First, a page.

Trump still has two weeks left -- but how much of a future?
Gage Skidmore.

Abandoned in the White House by former allies, a deeply isolated Donald Trump has two weeks left to contemplate the rubble of his presidency -- and perhaps his dreams of a return in 2024.

Trump repeatedly tested the limits of what a US president can get away with. He gleefully broke every norm, survived impeachment, and saw off Special Counsel Robert Mueller's explosive probe into his contacts with Russia.

But Wednesday's debacle, in which Trump encouraged a mob storming Congress trying to certify Democrat Joe Biden's election victory, was beyond the pale even for Republicans.

For years, party leaders like senators Mitch McConnell and Lindsey Graham had performed contortions to avoid confronting the populist president.

No longer.

"Enough's enough," Graham pronounced in Congress after lawmakers reconvened into the early hours of Thursday to complete Biden's certification.

Around them lay the debris of Trump's darkest day -- trashed offices, broken windows and bullet holes from shootings that left one woman dead.

"It's over," Graham said.

- Isolated -

From his ever more lonely perch in the White House, Trump is left to watch Washington turn on him and to wonder if his once near mythical political powers can be saved.

While Republicans now dare to despise Trump openly, Democrats are going further, encouraging government officials to invoke the 25th Amendment declaring a president no longer capable of performing his duties.

"This president should not hold office one day longer," Senator Chuck Schumer, set to lead the Senate when a new Democratic majority takes office, said Thursday.

Calling on Vice President Mike Pence to invoke the 25th and eject Trump immediately, Schumer said the alternative would be for Congress to "reconvene to impeach the president."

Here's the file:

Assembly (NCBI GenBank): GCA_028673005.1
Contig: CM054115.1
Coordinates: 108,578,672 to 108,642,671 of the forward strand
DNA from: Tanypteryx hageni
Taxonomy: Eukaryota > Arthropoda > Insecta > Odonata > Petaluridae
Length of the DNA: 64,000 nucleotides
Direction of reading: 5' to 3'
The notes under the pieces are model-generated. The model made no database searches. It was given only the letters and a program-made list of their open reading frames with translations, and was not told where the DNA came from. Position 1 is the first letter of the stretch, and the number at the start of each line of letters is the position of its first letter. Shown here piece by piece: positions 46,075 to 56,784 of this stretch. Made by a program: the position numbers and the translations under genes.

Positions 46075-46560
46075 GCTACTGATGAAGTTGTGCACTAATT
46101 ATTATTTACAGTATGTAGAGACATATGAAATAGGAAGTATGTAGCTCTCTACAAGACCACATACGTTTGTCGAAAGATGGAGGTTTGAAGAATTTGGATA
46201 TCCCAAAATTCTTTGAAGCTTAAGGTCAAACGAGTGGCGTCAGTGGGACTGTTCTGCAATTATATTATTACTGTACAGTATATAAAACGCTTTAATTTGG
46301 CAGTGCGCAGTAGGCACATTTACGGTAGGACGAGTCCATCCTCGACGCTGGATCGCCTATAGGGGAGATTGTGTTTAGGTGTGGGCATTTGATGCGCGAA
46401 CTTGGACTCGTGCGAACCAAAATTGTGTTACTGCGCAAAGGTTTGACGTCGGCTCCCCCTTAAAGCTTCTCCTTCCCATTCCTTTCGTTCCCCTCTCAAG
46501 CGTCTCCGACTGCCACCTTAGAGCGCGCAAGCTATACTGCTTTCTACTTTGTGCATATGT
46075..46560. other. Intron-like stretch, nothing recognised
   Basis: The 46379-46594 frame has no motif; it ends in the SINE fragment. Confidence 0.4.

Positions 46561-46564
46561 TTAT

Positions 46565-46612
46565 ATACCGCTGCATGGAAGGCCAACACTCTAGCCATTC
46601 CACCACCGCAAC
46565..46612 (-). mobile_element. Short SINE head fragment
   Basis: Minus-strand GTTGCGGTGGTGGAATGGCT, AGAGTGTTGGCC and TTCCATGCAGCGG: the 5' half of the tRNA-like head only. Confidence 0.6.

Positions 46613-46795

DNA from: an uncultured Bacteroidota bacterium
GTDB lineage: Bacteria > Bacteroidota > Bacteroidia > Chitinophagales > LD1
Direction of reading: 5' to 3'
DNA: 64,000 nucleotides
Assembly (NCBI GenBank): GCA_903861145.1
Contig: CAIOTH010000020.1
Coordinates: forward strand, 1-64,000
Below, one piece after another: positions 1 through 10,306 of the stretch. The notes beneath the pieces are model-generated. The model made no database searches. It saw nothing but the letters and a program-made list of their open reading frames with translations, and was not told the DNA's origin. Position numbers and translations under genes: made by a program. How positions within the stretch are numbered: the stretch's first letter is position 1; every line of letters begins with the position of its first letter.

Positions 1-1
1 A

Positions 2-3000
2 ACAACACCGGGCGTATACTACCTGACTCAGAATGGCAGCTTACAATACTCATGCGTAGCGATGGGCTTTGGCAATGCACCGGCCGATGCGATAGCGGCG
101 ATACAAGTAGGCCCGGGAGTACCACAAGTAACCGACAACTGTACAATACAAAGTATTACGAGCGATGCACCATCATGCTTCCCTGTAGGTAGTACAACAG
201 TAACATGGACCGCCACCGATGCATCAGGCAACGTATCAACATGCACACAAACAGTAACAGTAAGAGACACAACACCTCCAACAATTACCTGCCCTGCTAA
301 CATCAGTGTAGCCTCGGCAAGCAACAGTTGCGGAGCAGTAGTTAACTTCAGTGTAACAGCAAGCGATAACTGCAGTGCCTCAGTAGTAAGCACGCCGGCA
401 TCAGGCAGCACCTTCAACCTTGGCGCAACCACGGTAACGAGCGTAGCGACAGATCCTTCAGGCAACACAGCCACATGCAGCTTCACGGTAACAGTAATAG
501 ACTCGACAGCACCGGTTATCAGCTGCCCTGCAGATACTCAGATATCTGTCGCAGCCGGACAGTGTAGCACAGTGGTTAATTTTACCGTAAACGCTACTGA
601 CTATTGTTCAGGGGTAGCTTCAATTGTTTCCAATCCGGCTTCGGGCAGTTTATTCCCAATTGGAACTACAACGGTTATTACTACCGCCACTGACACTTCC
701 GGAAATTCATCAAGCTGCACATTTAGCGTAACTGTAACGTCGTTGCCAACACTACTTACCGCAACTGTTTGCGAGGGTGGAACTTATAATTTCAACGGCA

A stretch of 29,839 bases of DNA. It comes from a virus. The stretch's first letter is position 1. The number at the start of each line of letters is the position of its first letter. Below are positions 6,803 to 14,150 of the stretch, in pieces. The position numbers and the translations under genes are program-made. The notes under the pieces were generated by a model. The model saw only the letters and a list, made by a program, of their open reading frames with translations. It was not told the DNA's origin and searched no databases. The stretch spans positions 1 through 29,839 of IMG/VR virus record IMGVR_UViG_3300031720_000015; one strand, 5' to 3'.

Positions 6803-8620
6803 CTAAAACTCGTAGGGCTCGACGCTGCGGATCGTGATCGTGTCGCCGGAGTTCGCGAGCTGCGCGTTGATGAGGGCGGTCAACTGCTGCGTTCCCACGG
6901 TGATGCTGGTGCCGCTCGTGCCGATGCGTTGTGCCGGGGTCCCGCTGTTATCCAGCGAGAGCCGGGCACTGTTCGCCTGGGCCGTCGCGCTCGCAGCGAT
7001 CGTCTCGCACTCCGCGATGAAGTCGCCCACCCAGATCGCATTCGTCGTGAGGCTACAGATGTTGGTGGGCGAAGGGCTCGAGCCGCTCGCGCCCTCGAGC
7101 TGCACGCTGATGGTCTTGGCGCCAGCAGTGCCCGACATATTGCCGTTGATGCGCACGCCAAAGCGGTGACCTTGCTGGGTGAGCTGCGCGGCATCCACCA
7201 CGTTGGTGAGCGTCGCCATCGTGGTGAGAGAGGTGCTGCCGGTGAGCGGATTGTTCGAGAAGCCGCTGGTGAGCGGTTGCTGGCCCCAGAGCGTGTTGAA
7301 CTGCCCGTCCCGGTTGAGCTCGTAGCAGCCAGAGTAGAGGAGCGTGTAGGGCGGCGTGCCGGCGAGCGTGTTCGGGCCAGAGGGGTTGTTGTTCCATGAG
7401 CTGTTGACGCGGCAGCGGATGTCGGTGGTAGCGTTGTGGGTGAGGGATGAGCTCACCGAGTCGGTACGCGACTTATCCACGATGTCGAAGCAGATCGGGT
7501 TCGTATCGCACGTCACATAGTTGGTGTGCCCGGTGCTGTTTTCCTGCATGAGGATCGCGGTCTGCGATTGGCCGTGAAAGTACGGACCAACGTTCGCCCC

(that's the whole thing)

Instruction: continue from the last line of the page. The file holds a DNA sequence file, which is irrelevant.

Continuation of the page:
Trump, long used to being humored and flattered by his ever-changing cast of White House aides, will now find fewer ready to stay by his side.

On Thursday, Trump insider Mick Mulvaney was the latest to quit and indicated that a trickle of other departures may become a flood.

"I can't stay here, not after yesterday," Mulvaney, who served as Trump's chief of staff before moving to Northern Ireland envoy, told CNBC television.

According to Mulvaney, only fear of what might still happen in the dwindling days before Biden's inauguration on January 20 holds other senior figures back.

"Those who choose to stay, and I have talked with some of them, are choosing to stay because they're worried the president might put someone worse in," he said.

Already on Wednesday, deputy national security advisor Matt Pottinger resigned, followed by First Lady Melania Trump's spokeswoman Stephanie Grisham.

Trump himself remained silent early Thursday, hamstrung by the unprecedented decision by Twitter and Facebook -- the two giant platforms essential to Trump's rise -- to block him.

- What's next? -

Until January 20, Trump still retains control over everything from the nuclear missile codes to the red button on the Oval Office desk that summons a butler to deliver his beloved Diet Cokes.

That lag raises potential for more turmoil in the next two weeks, as Trump ponders how to secure his longterm future.

As he has made clear since losing the November election, Trump literally cannot believe that he shouldn't stay in the White House.

And if he can't stay, he has repeatedly toyed with coming back on an epic revenge campaign in 2024.

The mere prospect of Trump 2.0 has cowed other Republican would-be presidents. Trump, always the loudest voice in the room, is all but assured to be the party's frontrunner.

His self-promoted brand as a natural political genius has taken a hit in the last few days.

Quite apart from the mayhem on Wednesday, there's the embarrassing fact that Trump's personal campaigning failed to prevent the two Republican Senate candidates from losing in Georgia, thereby handing Democrats control of Congress.

But in the burn-it-all-down mentality of team Trump, none of this necessarily matters.

"This isn't their Republican Party anymore. This is Donald Trump's Republican party," his son Don Trump Jr told the president's angry crowd on Wednesday.

As ever, it's his base -- passionate, well organized, aggrieved and prone to conspiracy theories -- that the president believes is key to keeping his ship afloat.

He may not be wrong.

According to an Axios-SurveyMonkey poll this week, 62 percent of Republicans still don't accept that Biden won in November.

"Let the weak ones get out," Trump intoned Wednesday in his speech whipping up the crowd. "This is a time for strength."